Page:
But really I would like to check myself in somewhere, a clinic where they could overhaul my faulty collagen gene, repair all the weak collagen generated from the rotten one, and also perform a traumaectomy. Hmmm, maybe get that rib removal done, too. Is there a place in Mexico that could do it?
When I am caught by surprise, an onslaught of flashbacks I was not expecting, it is deeply upsetting. I feel so victimized at those times, when I was not at all expecting it. That seems extra unfair.
There is a place I like to go in The Gray Zone which I would feel vulnerable if I even named. I thought I had become tolerant of it. I like being there even though it stirs up the past. It is a fabulous place in the city, with a nearby museum and my favorite restaurant, quite a bit different from when I was growing up, but still enough the same.
The last time we were there, I was so relaxed and felt so okay being me. I was overjoyed at my tolerance and my reaction. It was unbelievable. I never thought I could feel safe there, as if it really is now, not the then that never stops happening. I thought this is a resounding victory in my PTSD treatment!!! which I will write more about later, as I have been working on it for some time now. I was so so happy.
Then on the way home, a tsunami of feelings and memories swept in, pushing me over, making me lie down, drowning, dying. I was bewildered.
I had been receiving unusual forms of neurofeedback, so effective in getting my nervous system to reset. You would not believe an invisible light shined briefly on the nerve endings of the fingers could do that. But it can, and it did. I guess that hypervigilance and anxiety actually has a protective purpose, keeping the past from taking me down. Whoops.
These are things that no one knows about me.
I never thought I would write about it here.
I hide my distress. I make it no one’s business. I have always kept my pain to myself. That is how I was raised.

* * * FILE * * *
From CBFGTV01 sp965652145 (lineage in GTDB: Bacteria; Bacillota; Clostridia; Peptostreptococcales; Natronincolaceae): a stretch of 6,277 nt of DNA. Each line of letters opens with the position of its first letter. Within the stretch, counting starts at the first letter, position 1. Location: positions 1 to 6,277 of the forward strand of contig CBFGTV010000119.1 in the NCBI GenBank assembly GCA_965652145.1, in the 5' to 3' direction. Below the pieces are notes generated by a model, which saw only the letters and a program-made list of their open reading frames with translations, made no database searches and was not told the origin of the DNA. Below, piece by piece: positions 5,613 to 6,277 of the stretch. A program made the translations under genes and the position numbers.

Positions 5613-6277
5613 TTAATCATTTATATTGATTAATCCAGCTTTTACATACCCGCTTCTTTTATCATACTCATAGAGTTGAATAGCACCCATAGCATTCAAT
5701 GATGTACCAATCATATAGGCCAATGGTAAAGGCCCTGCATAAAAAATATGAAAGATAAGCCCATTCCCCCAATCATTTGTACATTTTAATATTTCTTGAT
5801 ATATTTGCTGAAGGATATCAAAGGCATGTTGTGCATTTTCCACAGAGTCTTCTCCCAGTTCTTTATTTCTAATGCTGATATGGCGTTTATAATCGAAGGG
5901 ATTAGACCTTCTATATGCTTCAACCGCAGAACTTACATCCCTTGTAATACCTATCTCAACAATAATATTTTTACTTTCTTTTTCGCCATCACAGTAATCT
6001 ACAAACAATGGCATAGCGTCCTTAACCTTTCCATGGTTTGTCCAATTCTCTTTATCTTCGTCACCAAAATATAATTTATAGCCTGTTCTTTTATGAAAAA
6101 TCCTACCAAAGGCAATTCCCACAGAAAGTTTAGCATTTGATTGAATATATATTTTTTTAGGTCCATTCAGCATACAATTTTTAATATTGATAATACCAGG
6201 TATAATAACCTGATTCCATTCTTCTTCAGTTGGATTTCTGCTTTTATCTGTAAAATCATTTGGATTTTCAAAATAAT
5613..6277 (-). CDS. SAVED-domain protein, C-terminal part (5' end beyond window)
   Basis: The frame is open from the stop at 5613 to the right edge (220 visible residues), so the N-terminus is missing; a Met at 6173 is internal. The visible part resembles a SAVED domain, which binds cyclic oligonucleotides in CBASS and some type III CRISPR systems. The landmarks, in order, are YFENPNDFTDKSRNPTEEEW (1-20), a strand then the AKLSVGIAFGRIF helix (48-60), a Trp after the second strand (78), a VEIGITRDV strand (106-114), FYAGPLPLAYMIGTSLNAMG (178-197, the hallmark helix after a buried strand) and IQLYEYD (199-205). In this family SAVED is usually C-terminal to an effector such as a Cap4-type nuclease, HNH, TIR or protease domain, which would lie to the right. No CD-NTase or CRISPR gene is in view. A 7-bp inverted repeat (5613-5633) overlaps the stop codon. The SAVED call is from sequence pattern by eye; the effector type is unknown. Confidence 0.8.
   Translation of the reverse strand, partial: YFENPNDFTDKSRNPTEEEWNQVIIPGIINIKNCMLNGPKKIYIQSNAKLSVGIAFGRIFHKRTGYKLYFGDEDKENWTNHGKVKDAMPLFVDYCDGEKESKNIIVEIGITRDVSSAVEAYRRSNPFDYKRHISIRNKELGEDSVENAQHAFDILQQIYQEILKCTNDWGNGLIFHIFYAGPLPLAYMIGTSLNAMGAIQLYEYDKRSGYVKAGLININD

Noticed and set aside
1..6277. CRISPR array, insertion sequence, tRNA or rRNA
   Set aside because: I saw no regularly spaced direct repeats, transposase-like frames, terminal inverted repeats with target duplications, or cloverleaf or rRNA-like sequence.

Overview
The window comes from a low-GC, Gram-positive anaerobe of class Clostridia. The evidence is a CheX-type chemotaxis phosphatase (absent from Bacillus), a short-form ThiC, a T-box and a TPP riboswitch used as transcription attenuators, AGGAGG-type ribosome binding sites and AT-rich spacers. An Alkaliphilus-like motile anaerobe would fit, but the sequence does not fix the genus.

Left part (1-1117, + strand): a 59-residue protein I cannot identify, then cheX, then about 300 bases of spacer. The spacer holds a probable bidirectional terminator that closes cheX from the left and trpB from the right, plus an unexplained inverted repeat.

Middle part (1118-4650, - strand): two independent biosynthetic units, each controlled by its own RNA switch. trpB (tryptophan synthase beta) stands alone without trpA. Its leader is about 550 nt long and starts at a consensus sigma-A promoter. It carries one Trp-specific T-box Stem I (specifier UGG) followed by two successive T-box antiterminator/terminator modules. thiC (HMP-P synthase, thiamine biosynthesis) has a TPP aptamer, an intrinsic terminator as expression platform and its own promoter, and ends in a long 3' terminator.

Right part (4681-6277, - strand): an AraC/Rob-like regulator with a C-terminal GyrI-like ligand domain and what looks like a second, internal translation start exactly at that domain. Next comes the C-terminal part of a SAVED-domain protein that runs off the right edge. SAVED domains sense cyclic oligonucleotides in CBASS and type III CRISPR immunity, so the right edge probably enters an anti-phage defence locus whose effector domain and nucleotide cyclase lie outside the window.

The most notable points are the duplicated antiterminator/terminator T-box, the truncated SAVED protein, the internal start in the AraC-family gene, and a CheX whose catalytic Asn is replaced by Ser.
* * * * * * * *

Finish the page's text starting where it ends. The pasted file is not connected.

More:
I can hang on and melt down and drink too much later at home. I think that is the polite way to conduct oneself, no? I prefer to enjoy my friends, not bring all of us down. Not to put down Downers, but I definitely do not want to be one. It just isn’t fun or interesting.
This is how I make my life better for me, by hiding it. Sympathy and comfort have never been part of my life, and I do not know what to do with them.
I appreciate when people keep what is personal private, unless we are intimate, because I can be rather busy with hiding my PTSD reactions and not have much left for your problems.
I do not head straight for the kitchen floor.
I try to wait it out.
I drink some warm water with salt.
It is best if I can go for an intense walk or do some exercise. I make sure I am warm and comfortable. I straighten up the house.
I may write to my best friend who had seen my mother psychotic, who knew about my black eye, who knew the little I could say then about what was happening, which was not much, as it was all I had ever known so I thought nothing of it. My best friend made me feel loved and safe then. She treated me kindly and with courtesy. She cared that I was so tired and my knees hurt so much. She was the only person who did. She showed me there was something else out there to life, which might not have occurred to me otherwise as I was too sick. Her presence changed the course of my life.
I may write to her just to say hello or say that I am having a moment.
I might work on my blog, sitting here, writing things that are too private.
I take 10 mg of propranolol to take if the nervous tension still won’t relent. Hit and miss on that one. After the hell of opiate withdrawal, I do not want benzos.
Why do I stay in Los Angeles?
I stay in Los Angeles because Dr. Plance is here.
Once, going to see him, I missed the freeway exit and ended up driving by a place from my childhood of repeated maternal violence. BTW, where is the discussion on maternal violence? I am hardly the only one with a borderline mother. Maybe no one knows but us, how violent they tend to be with their children in private.
This happened during my drug years, when opium or a chemical version of it never left my body, ever. My mistaken drive-by was only briefly shocking, thanks to morphine. I miss those days sometimes. Those drugs made everything seem okay, even the EDS pain they could not kill. The brief shock passed quickly, which never never happens now. I marveled at how close I was to Dr. Plance as a child, but then it took decades to find him! Simply amazing! How we ended up meeting is maybe the best story I have to tell. I should get to work on it.
Besides, my PTSD is so extensive that it is not location specific, so why bother leaving LA? At a dinner party recently someone asked where I had grown up. As Americans do, she missed my subtle hints that I wanted to move the subject along, so I had to say the words I do not want to talk about it. It was such an awkward and embarrassing few moments that really dug in and stirred it all up inside me. I tried to keep it together. I did not refill my drink. I told myself I was proud of myself for keeping calm. You’re going to make it, Dummy! I promised myself I would not end up drinking on my own cuddly kitchen floor later.
But I did.